Road Rash – Sega Genesis / Sega Megadrive
Release Date: 1991
Published By: Electronic Arts
Kick punch and club your opponents off the road at 150MPH!
Road Rash was one of those games for the sega Genesis that really hit upon a magic formula. The exciting combination of fighting and biking was truly amazing and led to some fierce, fast, action packed gaming sessions. I can remember becoming bitterly enraged whilst playing this game, usually due to another rider bonking me off my bike when I was in 1st position. I would then viscously pursue them, wanting nothing more than to see them fly off their bike into the pixelated trees in the foreground! Pretty intense, or worrying considering I was only seven years old at the time!
This game was fantastic! The basic gameplay mechanism involves 14 riders competing for the best spot whilst engaging in beat em up style action. You get to ride along californias windy highways at breakneck speeds and enjoy the sights. On that note the graphics are pretty impressive for an early sega Genesis release and still hold up today. The scrolling level design flows beautifully and I often remember going for a little jog to enjoy the scenery after being knocked off my bike.
Early Research and Development at Electronic Arts
Carl Mey was technical director at Electronic Arts in 1989. He was involved in several projects including Andretti Racing and Maniac Mansion. He had produced an innovative fast scaling algorithm and road effect that worked really well and decided to adapt this for the sega megadrive, a console which had the potential power to allow something great to be created. Another developer at EA, Edwin Reich contributed some 3D technology to make the scaling effect much less cpu intensive and the iconic 3d effect was born.
Enter Randall Breen
Randall Breen was the co-creator of road rash. Carl Mey introduced his code concepts to Randall. Randall suggested a licenced American Motorcycle Association game and Road Rash was born.
As the game progressed through the development stages it became apparent that Carl and Randall had very different visions for the game. Randall intended the game to be a pleasant riding game featuring the AMA which didn’t sit well with Carl. It didn’t amuse anyone else either as the game failed to impress at CES 1990.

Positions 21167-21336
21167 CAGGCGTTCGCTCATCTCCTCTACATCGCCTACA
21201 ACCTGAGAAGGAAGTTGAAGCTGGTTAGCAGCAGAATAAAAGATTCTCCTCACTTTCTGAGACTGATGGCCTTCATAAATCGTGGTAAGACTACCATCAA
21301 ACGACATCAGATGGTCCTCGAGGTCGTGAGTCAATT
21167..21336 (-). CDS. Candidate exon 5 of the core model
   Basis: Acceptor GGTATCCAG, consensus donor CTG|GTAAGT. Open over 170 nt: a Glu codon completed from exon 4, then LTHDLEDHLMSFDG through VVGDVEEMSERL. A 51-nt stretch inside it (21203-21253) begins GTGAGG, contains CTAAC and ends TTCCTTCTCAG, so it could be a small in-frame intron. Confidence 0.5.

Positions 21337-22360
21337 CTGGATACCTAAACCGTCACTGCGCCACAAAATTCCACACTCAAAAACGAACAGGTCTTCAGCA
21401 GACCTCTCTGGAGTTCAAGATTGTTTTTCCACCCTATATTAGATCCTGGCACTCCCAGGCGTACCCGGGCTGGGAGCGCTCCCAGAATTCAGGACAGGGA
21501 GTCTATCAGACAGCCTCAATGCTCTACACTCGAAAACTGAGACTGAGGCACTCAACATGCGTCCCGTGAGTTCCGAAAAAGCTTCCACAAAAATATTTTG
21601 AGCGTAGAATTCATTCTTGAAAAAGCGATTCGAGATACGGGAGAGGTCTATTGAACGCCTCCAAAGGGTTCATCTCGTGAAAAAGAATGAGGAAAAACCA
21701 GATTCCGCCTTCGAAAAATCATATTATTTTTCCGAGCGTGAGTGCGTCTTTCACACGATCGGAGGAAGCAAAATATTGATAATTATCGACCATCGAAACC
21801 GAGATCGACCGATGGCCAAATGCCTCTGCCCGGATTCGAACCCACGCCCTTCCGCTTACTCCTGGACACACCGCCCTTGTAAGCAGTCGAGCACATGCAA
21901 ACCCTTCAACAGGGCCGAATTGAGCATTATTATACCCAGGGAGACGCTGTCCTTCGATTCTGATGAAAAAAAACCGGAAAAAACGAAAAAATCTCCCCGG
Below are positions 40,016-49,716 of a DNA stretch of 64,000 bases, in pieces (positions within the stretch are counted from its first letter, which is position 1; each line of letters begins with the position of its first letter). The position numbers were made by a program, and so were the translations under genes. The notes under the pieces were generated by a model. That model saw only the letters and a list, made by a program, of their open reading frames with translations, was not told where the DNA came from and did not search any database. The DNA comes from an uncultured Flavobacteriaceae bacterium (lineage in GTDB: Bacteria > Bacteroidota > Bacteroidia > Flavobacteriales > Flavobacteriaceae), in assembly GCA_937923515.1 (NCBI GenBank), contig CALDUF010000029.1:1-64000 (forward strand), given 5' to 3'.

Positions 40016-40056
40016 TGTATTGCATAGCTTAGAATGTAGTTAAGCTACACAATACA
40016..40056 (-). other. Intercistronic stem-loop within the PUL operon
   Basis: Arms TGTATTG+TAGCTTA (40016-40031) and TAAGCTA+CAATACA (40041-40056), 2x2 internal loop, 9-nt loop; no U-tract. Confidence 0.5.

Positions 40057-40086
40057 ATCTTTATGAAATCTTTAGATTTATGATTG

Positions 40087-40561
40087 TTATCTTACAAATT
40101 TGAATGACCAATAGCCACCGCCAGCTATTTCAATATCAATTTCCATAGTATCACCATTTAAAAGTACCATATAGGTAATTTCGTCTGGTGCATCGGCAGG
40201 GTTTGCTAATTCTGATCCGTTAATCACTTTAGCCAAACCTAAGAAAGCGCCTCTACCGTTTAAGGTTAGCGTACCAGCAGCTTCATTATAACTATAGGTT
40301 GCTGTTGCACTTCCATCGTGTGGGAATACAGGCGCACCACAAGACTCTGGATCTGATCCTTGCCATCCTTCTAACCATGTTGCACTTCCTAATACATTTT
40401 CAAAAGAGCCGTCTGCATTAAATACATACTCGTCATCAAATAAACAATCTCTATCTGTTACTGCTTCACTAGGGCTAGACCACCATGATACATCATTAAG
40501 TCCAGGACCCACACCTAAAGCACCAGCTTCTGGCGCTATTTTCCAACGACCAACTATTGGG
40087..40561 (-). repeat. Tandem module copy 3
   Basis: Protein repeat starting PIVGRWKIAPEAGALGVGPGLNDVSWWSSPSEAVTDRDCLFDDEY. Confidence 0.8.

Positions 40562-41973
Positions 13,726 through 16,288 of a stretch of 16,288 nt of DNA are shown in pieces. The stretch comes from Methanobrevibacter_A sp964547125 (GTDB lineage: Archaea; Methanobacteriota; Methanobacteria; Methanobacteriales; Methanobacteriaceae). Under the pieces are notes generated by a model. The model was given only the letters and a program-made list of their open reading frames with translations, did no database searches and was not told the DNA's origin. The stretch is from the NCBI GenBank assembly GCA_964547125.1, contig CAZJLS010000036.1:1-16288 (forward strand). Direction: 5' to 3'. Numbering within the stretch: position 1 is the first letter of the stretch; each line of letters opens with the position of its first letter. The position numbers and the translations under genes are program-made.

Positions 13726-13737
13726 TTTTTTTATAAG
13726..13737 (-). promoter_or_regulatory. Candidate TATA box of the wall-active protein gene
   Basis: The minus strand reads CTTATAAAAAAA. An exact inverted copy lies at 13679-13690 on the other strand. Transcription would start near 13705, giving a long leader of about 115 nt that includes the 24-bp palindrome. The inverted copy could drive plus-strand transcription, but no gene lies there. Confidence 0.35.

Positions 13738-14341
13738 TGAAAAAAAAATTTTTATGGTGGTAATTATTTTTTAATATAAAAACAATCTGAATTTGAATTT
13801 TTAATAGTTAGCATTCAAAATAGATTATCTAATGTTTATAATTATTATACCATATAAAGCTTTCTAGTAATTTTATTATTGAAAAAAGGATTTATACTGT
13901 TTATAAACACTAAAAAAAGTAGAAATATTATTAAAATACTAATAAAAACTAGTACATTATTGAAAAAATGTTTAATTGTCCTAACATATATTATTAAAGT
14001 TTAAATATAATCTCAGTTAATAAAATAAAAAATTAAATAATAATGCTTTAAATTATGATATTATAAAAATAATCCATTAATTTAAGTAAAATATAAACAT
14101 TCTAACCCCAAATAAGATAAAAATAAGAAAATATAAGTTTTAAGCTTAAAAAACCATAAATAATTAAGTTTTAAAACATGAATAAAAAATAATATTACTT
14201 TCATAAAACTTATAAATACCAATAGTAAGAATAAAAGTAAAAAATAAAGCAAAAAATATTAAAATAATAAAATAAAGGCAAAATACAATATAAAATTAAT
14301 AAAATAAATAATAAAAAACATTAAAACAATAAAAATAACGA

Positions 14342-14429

On the strength of this failure, Carl petitioned bosses at EA to give him creative control of the project.
This is where all the violence and mayhem that we know and love as Road Rash, was finally injected into the project. The cops were now patrolling the highways, ready to bust you if you fell off your bike. The weapons were added and the fighting mechanics were coded in.
Unfortunately due to the added violence the American Motorcycle Association would not be involved in the project. However the team had its own ace up the sleeves. You see many of the developers including Carl Mey were avid bikers. They knew their stuff and were able to translate that into eight glorious bikes including the shuriken and diablo. My personal favourite is the Kamakaze, just for the name!
Music to Ride for
nother important element of Road Rash is the soundtrack. Carl Mey had valuable experience working on the unreleased Sega VR project. This taught him about the effect that the correct combination of gameplay and music can have on a players heart rate. This release of Adrenaline that all road rash players will have experienced combined with a pumping soundtrack made the game an epic experience. Although to todays audiences some of the tracks may seem a bit annoying or chirpy, they still have the same effect!
14 months later..
14 months. That was the entire development time for Road Rash. The game was made and so was history. Road Rash is fun down to this day which really says a lot more than this review ever could. If you’ve never experienced Road Rash then you’re in for a treat. Grab yourself an original cartridge, they are usually pretty cheap on ebay, and have several hours of shameless fun!